|Photo source: www.dixiedregs.com|
Millions of Classic Rock fans know Steve Morse as the long-serving guitarist for the legendary Deep Purple, while an equal number of people know drummer Rod Morgenstein as the timekeeper for ’80s Hard Rock hitmakers Winger. But for a legion of diehard fans, these two musicians will forever be known as members of one of the greatest cult bands of all time: The Dixie Dregs.
After 40 years, the band’s original lineup – Morse, Morgenstein, bassist Andy West, violinist Allen Sloan and keyboardist Steve Davidowski – recently regrouped to perform together for the first time since 1977’s still-extraordinary Free Fall. While there have been other Dixie Dregs reunions in the years following the group’s initial ’75- ’82 run, this particular jaunt finds the players who put the Dixie Dregs on the map ready to re-connect with their loyal fanbase and reignite the spark they first lit way back in the Carter era.
Not surprisingly, nostalgia was in the air when the band recently hit Boston’s Wilbur Theatre. Simply seeing Sloan and Davidowski playing Dregs classics on stage together after so many years brought a grin to several faces in the crowd (which was largely comprised of folks who’ve clearly followed the band since their ’70s heyday), while West noted that a large percentage of the band’s current road crew have been with the band from the very beginning.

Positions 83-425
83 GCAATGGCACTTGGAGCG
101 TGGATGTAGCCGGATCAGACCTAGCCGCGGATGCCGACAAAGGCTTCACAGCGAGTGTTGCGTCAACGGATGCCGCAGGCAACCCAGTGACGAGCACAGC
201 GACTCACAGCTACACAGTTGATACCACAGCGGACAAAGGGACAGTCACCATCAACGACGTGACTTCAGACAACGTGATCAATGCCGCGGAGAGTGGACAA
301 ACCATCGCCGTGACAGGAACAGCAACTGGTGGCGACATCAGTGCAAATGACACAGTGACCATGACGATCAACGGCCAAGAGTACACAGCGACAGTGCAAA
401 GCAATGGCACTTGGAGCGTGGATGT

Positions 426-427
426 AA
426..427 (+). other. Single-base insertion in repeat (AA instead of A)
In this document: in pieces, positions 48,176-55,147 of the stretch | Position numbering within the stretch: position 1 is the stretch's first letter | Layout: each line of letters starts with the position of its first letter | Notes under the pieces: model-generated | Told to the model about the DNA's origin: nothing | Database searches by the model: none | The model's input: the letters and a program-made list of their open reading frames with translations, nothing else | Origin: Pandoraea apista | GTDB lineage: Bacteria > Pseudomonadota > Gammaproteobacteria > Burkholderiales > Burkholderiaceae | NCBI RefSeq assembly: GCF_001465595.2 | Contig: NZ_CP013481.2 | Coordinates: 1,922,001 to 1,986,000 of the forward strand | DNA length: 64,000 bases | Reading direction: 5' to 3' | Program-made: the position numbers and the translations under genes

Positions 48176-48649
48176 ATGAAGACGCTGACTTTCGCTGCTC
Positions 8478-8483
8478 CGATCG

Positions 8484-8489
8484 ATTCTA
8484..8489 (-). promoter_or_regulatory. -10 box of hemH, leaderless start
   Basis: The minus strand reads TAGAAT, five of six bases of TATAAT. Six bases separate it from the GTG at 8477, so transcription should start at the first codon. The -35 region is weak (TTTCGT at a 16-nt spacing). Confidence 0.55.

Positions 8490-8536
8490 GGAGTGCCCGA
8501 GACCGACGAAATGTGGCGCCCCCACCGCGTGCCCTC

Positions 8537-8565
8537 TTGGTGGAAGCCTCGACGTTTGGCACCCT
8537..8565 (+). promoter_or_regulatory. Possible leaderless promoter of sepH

While the first set in the band’s three-hour performance stuck closely to the Rock side of their repertoire (including a jaw-dropping performance of “Odyssey” off 1979’s What If), the latter half was a more esoteric affair. Sloan took center stage for the violin solo “Rachel,” while “Go For Baroque” (off 1981’s Unsung Heroes) demonstrated the vastness of the group’s sonic vocabulary. Other highlights of the evening included 1981’s “Day 444” (which finally made its live debut on this tour) and a blazing rendition of Free Fall’s immortal “Cruise Control.” Best of all, the smiles shared between band members throughout the night made it clear that they were having as much fun as their audience.
Although The Dixie Dregs never truly achieved household-name status, the band’s time at the Wilbur Theatre showed what is possible when five musicians of the highest possible caliber join forces on the same stage. Trends come and go, but true musical chemistry is timeless.
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